Pep Guardiola is a man with influence and has been somewhat of a style icon since joining Manchester City and the Premier League back in 2016 – and his latest fashion choice has fans everywhere in football talking.
His recent touchline uniform has come in the form of a jumper which dons a melted Manchester City badge, but while millions assume that the obscure badge is simply a printing error, there is actually a lot of history behind it.
The jumper, which comes in black as well as grey, is part of a deal between Manchester City, Puma and JD, but is spearheaded by legendary fashion brand founders Anthony and Christopher Donnelly.
The Manchester-born Donnelly brothers recently released their MDCR clothing collection, which celebrates the generation-defining indie-dance scene that put Manchester on the map and took the world by storm – something that the Donnelly brothers were an instrumental part of. MDCR is an abbreviation of Donnelly brothers brand madchester.com.
In Anthony Donnelly’s own words, the melted crest on the jumper is based on a t-shirt from the acid house period “when nightclubs such as Stuffed Olives and the Hacienda had no air conditioning” and “being p*ss wet through, melting on the dance floor, smiling like Cheshire cats” was the norm.
The design was created by Anthony’s brother, Christopher, along with designers from Puma HQ in Germany. Christopher is also responsible for the many iconic designs behind Gio-Goi – his and Anthony’s iconic British fashion brand that originated here in Manchester.
Anthony and Christopher are the proud sons of scrap metal merchant Arthur Donnelly and hard-working straight-laced mum June Donnelly. They were raised in the south of Manchester in Benchill with sister Tracey and quickly made a name for themselves in both the British fashion industry with Gio-Goi and the thriving rave scene here in Manchester and London.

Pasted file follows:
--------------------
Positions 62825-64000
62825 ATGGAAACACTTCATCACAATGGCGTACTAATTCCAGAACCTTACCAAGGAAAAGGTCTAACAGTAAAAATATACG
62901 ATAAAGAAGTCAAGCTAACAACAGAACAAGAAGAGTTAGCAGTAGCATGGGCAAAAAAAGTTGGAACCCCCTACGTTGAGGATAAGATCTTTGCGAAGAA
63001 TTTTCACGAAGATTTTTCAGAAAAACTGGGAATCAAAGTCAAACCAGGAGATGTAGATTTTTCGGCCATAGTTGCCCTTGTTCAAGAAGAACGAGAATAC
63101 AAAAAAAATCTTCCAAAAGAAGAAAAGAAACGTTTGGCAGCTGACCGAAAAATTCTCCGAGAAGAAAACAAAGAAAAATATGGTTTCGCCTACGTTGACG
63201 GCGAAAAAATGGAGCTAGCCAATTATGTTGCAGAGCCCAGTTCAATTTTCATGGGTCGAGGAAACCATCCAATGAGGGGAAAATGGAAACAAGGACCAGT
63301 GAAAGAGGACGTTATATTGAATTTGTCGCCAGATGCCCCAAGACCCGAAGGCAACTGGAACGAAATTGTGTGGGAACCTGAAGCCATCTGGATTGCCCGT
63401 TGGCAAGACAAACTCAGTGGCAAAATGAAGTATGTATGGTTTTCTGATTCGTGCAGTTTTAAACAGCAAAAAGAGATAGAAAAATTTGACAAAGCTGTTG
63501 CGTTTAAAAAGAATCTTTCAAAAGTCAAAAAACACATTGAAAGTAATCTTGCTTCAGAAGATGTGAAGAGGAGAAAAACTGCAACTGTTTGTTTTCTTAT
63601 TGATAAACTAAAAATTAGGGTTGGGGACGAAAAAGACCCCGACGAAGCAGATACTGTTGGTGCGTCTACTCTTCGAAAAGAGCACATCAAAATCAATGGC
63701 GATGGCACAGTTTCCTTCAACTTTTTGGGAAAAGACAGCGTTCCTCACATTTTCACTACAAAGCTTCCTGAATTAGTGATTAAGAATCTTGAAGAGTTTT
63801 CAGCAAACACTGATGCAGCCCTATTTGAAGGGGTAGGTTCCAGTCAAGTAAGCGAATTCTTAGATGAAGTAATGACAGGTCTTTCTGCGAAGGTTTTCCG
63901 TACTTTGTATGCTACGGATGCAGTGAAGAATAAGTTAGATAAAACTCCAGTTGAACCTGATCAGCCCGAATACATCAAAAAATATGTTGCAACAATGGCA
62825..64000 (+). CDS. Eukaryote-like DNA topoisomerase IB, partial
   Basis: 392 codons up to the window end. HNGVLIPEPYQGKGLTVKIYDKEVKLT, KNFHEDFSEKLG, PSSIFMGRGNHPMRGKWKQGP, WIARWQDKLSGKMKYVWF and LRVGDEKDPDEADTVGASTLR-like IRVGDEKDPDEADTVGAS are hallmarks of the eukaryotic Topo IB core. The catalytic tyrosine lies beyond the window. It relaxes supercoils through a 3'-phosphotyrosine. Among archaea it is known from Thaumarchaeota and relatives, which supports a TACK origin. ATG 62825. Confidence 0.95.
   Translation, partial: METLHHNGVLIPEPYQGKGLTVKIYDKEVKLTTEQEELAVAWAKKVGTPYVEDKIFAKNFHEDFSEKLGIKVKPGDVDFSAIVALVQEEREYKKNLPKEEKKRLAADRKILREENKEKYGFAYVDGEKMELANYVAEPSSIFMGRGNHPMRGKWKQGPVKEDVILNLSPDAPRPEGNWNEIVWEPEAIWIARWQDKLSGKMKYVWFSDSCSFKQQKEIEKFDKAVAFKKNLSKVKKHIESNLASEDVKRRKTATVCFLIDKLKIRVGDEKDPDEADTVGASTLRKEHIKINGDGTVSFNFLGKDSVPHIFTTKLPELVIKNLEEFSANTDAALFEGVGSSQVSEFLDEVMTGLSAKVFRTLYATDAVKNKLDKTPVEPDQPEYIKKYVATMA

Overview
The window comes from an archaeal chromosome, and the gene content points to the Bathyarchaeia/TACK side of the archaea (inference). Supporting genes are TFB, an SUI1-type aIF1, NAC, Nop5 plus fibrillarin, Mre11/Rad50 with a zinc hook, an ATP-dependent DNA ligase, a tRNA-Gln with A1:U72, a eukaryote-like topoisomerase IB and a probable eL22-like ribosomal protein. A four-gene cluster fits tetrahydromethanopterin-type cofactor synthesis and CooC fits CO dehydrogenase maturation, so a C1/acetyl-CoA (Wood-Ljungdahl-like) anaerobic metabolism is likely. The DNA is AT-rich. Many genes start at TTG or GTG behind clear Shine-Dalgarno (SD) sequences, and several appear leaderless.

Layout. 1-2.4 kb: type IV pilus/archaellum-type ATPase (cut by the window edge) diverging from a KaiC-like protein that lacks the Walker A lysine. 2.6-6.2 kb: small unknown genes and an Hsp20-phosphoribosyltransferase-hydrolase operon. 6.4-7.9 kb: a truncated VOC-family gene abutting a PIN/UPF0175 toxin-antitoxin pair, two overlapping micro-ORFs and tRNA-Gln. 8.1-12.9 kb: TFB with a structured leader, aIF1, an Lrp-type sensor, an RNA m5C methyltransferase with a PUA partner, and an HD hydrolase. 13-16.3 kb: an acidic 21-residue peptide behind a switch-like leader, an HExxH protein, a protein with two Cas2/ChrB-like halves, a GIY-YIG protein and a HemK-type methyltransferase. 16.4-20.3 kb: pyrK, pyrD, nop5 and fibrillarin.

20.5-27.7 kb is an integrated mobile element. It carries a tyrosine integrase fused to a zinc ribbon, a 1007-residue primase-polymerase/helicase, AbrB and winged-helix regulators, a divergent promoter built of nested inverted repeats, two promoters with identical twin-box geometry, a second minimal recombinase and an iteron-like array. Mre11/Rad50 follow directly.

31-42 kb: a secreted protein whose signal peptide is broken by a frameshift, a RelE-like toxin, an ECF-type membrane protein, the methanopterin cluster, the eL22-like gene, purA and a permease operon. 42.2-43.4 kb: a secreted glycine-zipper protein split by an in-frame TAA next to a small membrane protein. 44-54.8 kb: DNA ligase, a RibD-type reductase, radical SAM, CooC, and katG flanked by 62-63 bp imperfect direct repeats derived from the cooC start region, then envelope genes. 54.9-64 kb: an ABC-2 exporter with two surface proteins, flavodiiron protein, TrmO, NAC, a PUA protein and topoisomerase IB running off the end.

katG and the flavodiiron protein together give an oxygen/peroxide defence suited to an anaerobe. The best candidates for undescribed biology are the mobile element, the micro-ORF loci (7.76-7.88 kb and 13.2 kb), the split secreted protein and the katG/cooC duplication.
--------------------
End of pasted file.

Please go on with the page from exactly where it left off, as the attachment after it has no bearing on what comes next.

It is worth noting that Pep Guardiola has been wearing the MDCR collection out of personal choice, which has driven droves of Manchester City fans to go out and purchase a piece of authentic Manchester music history – it is believed that this is the first time ever in the history of the Football Association that a club has allowed outside parties to dramatically change a club’s badge design.
But this is the exact kind of disruption and influence that drove the Donnelly brothers to create Madchester, along with a small group of others, in the late 1980s – a movement and collective that fought the government for your right to party with Sweat It Out, Manchester’s first illegal rave.
The brothers have an unmatched reputation for effective marketing campaigns, which includes the time they got themselves on the front page of Vogue magazine with Gio-Goi and Dior, photographed by legendary portrait photographer Mario Testino, so it was no surprise to find that Anthony and Christopher were behind the MCFC x PUMA collaboration.
The Madchester music scene gave birth to the illegal rave and its protests against the authorities are what made an acid house rave so alluring for young (and old) partygoers back in the day. The Donnelly’s were instrumental during this time and quickly rose to prominence.
On what Madchester means to the Donnelly’s, Anthony says: “Madchester to myself and Christopher brings back memories that are mad and brilliant at the same time – never to be repeated I would imagine.
“However, Madchester is often hijacked by brands everywhere who were not even there. Most recently, a famous deodorant used the brand without permission – which was one of the reasons behind creating Madchester as a brand so that we can ensure the intellectual property is protected.